Mohamed Salah’s future with Chelsea has been thrown into jeopardy after reports emerged claiming the winger could be forced to return to Egypt in order to carry out military service for his homeland.
Salah joined Chelsea in January this year after securing a move from Swiss side Basel. Having impressed in the two Champions League encounters against the Blues in the group stages, Jose Mourinho moved to secure Salah for a reported £11m – though that number could rise based on his performances.
However, it is believed that the 22-year-old has had his registration for an education program he was on rescinded by the Minister of Higher Education in Egypt, meaning he could be forced to return to the North African nation.
Salah’s allowance to travel abroad is granted solely on his participation on the education program, and Chelsea could be helpless to prevent the Egypt international being ordered back to his country.
Egyptian football website King Fut has reported that national team director Ahmed Hassan has spoken to the Chelsea midfielder about the situation, and revealed that Salah is “shocked” by the news.
“Salah has expressed his shock about the decision,” said Hassan.
“He told me that he is trying to represent Egypt in the best way possible. Is this the best response from the country?”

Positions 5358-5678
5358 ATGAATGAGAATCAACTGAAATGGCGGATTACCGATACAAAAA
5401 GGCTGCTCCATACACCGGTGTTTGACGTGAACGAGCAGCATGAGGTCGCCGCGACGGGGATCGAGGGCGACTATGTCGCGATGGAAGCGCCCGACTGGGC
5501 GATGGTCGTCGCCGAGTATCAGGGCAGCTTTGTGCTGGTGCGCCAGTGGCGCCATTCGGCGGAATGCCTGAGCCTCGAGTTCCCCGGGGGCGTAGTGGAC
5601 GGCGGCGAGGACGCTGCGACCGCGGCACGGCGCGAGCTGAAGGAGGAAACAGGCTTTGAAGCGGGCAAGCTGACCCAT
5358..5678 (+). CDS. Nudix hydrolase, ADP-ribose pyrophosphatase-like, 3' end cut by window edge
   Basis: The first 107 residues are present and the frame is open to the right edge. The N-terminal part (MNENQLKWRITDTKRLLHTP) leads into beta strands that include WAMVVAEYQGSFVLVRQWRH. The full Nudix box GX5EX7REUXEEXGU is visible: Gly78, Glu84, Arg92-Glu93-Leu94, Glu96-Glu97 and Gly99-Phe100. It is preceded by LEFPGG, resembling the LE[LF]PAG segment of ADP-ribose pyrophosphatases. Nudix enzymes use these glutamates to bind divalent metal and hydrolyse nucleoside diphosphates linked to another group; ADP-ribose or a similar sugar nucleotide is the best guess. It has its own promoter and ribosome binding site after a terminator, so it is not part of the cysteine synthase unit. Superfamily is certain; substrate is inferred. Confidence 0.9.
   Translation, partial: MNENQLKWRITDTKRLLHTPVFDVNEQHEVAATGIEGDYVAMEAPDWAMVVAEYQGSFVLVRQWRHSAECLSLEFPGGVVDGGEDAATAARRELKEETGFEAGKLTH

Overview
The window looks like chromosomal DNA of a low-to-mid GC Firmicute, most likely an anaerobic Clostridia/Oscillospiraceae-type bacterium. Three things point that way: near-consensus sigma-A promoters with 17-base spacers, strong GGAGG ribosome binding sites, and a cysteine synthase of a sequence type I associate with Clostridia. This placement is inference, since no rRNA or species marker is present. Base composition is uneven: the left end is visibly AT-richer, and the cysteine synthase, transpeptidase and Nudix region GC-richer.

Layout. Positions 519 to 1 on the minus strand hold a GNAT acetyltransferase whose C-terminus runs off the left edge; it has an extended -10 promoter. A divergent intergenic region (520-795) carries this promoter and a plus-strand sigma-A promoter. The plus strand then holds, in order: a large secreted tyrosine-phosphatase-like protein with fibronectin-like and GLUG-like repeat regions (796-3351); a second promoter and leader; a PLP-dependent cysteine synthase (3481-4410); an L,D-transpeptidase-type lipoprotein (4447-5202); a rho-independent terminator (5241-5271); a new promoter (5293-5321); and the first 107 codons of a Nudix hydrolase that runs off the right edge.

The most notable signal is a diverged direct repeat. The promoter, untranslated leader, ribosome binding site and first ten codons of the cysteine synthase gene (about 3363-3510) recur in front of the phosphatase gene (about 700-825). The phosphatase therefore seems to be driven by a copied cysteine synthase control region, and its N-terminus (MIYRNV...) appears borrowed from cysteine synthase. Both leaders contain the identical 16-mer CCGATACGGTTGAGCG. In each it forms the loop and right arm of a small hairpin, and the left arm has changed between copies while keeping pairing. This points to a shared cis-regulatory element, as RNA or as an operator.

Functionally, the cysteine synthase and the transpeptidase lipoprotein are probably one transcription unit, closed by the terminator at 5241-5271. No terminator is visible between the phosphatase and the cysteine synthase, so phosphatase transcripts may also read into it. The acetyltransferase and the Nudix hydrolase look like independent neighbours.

Salah’s family remain in Egypt, and the news means that should he return to his home he would not be allowed to leave the country again until the completion of a period of national service for the armed forces, which is reported to be anything from 12 months to three years.
There will be a meeting between the Minister of Higher Education, the Egyptian FA and the national team’s coaching staff to discuss whether a solution can be found that would see Salah remain in England.
Since arriving in London, Salah has made 11 appearances for Chelsea, netting twice in games against Arsenal and Stoke. He has also made 29 appearances for Egypt, netting 17 goals along the way, and has been awarded the African Nations Most Promising Talent of the Year in the 2012 tournament. The Independent